NETTLEBED, England (Reuters Life!) - Add up all the years that the band members of British folk-rock group Feast of Fiddles have been playing and you are back before the days of Columbus -- 520 years ago.
Which is not inappropriate given that much of the music played by the band harks back centuries, albeit sometimes by way of Hollywood.
Feast of Fiddles, currently on a British tour and releasing their first studio album, is something of a folk supergroup, a 12-man who’s who of folk rock legend.
Among them are Steeleye Span fiddle virtuoso Peter Knight, Show of Hands’ Phil Beer, Fairport Convention’s Chris Leslie and drummer Dave Mattacks, whose credentials include work with the Rolling Stones, Elton John, Paul McCartney and Rosanne Cash.
But before a packed audience at the Nettlebed Folk Club in rural Oxfordshire this week, the goal was not to so much cementing a reputation as playing for kicks.
“We are not in this to become rich and famous,” band leader and feverish melodeon-player Hugh Crabtree told Reuters. “We are just trying to have some fun together.”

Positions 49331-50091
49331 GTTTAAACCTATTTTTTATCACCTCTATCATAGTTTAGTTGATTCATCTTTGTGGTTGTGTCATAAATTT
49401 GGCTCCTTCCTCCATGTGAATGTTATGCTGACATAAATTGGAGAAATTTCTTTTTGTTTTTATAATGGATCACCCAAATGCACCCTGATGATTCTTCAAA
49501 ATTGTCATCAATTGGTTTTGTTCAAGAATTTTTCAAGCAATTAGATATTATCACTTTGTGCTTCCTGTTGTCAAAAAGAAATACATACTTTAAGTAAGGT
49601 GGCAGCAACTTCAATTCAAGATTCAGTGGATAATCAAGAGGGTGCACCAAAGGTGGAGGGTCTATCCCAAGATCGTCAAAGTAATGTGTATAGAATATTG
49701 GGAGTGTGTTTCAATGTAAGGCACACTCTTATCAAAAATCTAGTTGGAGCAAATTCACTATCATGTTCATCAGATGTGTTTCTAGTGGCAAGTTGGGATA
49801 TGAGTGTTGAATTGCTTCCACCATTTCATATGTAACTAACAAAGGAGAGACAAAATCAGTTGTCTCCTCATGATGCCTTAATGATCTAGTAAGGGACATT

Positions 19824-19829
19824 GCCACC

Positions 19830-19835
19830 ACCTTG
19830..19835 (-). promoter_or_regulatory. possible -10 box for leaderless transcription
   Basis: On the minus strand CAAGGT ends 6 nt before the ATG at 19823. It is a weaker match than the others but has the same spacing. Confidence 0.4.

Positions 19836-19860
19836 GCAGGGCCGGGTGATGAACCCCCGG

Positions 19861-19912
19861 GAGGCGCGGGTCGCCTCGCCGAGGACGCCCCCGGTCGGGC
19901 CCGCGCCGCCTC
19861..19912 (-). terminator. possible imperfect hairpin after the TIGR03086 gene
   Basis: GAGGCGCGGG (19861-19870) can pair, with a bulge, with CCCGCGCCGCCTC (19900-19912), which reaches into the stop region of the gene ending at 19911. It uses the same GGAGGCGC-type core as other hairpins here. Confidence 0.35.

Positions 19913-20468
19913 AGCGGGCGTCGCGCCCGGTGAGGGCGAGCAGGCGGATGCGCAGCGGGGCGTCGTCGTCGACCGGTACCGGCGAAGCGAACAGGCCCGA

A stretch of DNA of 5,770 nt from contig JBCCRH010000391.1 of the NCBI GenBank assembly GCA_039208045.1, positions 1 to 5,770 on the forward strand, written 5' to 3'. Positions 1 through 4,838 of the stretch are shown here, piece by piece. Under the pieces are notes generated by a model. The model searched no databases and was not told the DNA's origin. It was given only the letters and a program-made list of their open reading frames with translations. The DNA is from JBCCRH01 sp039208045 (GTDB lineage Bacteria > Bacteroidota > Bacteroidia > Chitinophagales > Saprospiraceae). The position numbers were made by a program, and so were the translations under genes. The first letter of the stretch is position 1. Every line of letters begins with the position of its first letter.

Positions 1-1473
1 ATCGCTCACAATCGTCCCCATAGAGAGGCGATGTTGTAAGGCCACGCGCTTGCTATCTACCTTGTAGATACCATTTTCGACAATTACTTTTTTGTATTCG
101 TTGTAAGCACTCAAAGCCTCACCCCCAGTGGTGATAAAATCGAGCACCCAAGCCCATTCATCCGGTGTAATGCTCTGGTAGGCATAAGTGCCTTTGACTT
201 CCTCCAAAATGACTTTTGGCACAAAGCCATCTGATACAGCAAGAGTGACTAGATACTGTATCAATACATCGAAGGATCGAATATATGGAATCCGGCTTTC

With as many as seven of the 12 members picking up a bow at any one time, the effect of their music is akin to being hit by a Phil Spector-like wall of sound, only it is a wall of fiddles.
The band’s roots in folk, including ceilidh and morris dancing, show through in a series of rural tunes such as “Ivor the Knight” and the melodic “Still Shadow.”
But from the opening cover of The Tornados’ 1960s hit “Telstar” to Leslie’s haunting violin rendition of “La Vie en Rose,” there was much more.
How about a full-on reel incorporating the theme of “The Magnificent Seven,” renamed “The Magnificent Several” for the purpose? Or the “James Bond Theme,” complete with grown men singing scat lyrics something like “baba ba babada?”
And if you like your folk really rocky, what about listening to Aerosmith’s “Walk This Way” morphing into traditional jigs via Deep Purple’s “Black Night?” It becomes the title track of the new album, “Walk Before You Fly.”
Not everything the band does is quite so in-your-face, though. A highlight of the recent Nettlebed evening was Knight’s rendition of “Sitting On Top Of The World,” a fiddle blues magically plucked rather than bowed.
Judging by the smiles on the band members’ faces, they achieved their goal of having fun. Or maybe it was the prospect that night of their annual general meeting.
Post-fiddle curry and beer were rumored.